Brendan A. Bradley – (School Of Thrones – 2013).

I recently got the chance to talk to web series guru and actor Brendan A. Bradley about his role in new YouTube phenomenon, ‘School Of Thrones’. Here, Brendan talks about how he got involved in the project and what it was like working with the cast and crew on-set…

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Hey Brendan. Thanks for taking the time out to talk to me about your newest web series, ‘School Of Thrones’, which has grossed over 2 million views on YouTube within a fortnight. Congratulations!

Thank YOU! I absolutely love working in the digital space because you get to have direct interaction and dialogue with the audience! 

For anyone who has yet to see it, what’s the general plotline surrounding ‘School Of Thrones’?

‘School Of Thrones’ is a parody of the HBO hit series ‘Game Of Thrones’ set in the universe of ‘The Breakfast Club’ and ‘Mean Girls’. The infamous families from George Martin’s novels are portrayed as rival cliques at Westros High School.

Tell us a bit about your character and what viewers can expect in terms of progression…

My character, Renly Baratheon, is a complete spoof and departure from Gethin Anthony’s incredible work on the HBO series. Show creators Zach Grafton and Matthew Mercer from ‘There Will Be Brawl’ pulled a lot of inspiration from the original books to portray his Renly as the All-American quarterback for The Fighting Stags who bullies his evangelical brother, Stannis (played by Maxwell Glick). But there is still the hot headedness of the Renly we all know and love from the show as well as the somewhat ambiguous relationship/bromance with Loras (played by Matthew Boehm) offering a ton of comedic potential. We’ve only shot three episodes, so I am just as curious as the audience where the creators will take Renly in the future. Fingers crossed I don’t get killed off too quickly by a shadow baby.

How did you get involved in the project in the first place?

The greatest lesson I learned at New York University was “work gets work” and the online community is surprisingly small when it comes to high-concept, scripted series. As luck would have it, I was directing Marisha Ray (who plays Melisandre in SOT) in my ‘Walk Of Shame‘ series when her boyfriend Matthew Mercer (the director of SOT) asked me if I’d be interested in “a fun little video we’re making about ‘Game Of Thrones’.” I said yes and the rest is history. To offer some perspective, I think more people watched ‘School Of Thrones’ in the first hour than have watched the entire ‘Walk Of Shame’ series. You just never know, so you have to stay positive and collaborate with as many talented people as you can.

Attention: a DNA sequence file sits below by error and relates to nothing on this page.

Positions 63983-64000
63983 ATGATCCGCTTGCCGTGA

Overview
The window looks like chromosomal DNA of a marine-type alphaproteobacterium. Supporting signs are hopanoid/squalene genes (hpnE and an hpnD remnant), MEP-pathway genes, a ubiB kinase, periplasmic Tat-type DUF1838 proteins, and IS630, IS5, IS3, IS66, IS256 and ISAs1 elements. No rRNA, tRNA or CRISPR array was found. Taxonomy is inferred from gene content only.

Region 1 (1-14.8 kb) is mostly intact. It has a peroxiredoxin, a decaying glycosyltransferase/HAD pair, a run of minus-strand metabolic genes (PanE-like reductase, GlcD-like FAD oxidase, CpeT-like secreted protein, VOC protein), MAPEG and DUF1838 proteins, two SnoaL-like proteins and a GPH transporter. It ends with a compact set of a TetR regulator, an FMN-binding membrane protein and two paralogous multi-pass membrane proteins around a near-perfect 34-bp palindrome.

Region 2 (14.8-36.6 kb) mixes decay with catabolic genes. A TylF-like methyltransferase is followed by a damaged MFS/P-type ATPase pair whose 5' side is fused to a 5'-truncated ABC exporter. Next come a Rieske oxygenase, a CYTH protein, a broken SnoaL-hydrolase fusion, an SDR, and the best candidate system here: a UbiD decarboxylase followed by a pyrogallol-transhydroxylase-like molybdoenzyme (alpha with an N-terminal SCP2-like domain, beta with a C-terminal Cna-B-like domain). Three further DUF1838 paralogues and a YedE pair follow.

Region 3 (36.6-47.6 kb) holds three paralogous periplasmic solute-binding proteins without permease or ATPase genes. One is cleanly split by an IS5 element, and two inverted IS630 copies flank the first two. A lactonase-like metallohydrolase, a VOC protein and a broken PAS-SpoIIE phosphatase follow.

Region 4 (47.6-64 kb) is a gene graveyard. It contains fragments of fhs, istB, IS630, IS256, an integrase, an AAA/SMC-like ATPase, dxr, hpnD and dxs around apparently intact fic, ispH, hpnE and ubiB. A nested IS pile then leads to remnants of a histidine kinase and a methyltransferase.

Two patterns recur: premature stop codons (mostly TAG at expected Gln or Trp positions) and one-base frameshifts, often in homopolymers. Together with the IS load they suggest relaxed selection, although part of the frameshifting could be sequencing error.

As a first episode release, what has the reception been like for you and the cast?

The reception has been overwhelmingly positive. As I said before, you never know how the internet is going to react and we honestly didn’t expect the show to do this well, especially this quickly. I’m not privy to the behind the scenes murmurs, but it sounds like we’re already talking about making more episodes so the response must be good. The real joy for me has been the fan reaction and support. As a fanboy of ‘Game Of Thrones’ myself, I’m delighted to engage with fellow fans who want to argue about character discrepancies or send me GIF’s with hilarious screen grabs. It’s a wild ride!

The web series stars Mary Kate Wiles, Nick Palatas, Austin Rogers, Ashly Burch, Luke Morgan, your good self, Maxwell Glick and a whole heap of others – what was it like working with the cast and crew on-set? Any good anecdotes?

We had an exceptional cast and crew and I was honestly just honored to be included among such a stellar line up. The team was such a mishmash of so many incredible digital franchises that filming actually felt like a networking event. Background performers were taking pictures with the Lizzie Bennett stars, Whitney Milam and Joey Richter were leaking photos to the world and I got to meet and talk to some exceptionally talented artists I had never even heard of and hope to collaborate with soon, particularly Ashly Burch and Matthew Boehm. My absolute favourite experience on set was working with Maxwell Glick. As friends, we have supported each other’s work for many years but had never had the opportunity to work together in a full series. I hope we get to keep on fighting and dancing – (spoiler alert).

Let’s talk a bit about you Brendan – what made you want to get into the industry in the first place?

Do you mean acting or web series? I started acting when I was 15 because honestly I wasn’t particularly good at anything else and had trouble making friends. My mother suggested I try out for our local community theatre and I booked the lead role in a children’s play. For the first time in my life, I felt confident and passionate and got to see my work make a difference in people’s lives. I’ve been hooked ever since. In 2007, I was producing independent theatre in New York City when people began talking about “online video” and “new media.” For some reason, it all made sense me. Everything I was doing to create low-budget theatre could be profitable and more successful by simply introducing a camera to mix. I won a few online short video contests and then created my first series ‘Squatters‘, which became my calling card to the online community.

I heard about this story and I thought I’d delve a bit deeper – is it true you moved cross-country to Los Angeles in a Prius and booked your first gig in an hour?